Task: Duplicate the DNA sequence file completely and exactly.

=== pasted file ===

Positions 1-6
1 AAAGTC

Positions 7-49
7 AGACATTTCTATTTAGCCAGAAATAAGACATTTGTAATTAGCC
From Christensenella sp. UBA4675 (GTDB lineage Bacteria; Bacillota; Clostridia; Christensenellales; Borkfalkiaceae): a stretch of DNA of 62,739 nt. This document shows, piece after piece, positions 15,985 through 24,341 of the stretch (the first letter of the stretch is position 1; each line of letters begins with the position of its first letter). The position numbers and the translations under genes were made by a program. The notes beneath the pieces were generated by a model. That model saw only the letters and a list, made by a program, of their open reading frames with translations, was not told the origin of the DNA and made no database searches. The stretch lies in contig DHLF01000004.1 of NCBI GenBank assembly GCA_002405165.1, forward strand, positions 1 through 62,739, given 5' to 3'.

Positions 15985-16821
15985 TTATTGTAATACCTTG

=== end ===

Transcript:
Positions 1-6
1 AAAGTC

Positions 7-49
7 AGACATTTCTATTTAGCCAGAAATAAGACATTTGTAATTAGCC
From Christensenella sp. UBA4675 (GTDB lineage Bacteria; Bacillota; Clostridia; Christensenellales; Borkfalkiaceae): a stretch of DNA of 62,739 nt. This document shows, piece after piece, positions 15,985 through 24,341 of the stretch (the first letter of the stretch is position 1; each line of letters begins with the position of its first letter). The position numbers and the translations under genes were made by a program. The notes beneath the pieces were generated by a model. That model saw only the letters and a list, made by a program, of their open reading frames with translations, was not told the origin of the DNA and made no database searches. The stretch lies in contig DHLF01000004.1 of NCBI GenBank assembly GCA_002405165.1, forward strand, positions 1 through 62,739, given 5' to 3'.

Positions 15985-16821
15985 TTATTGTAATACCTTG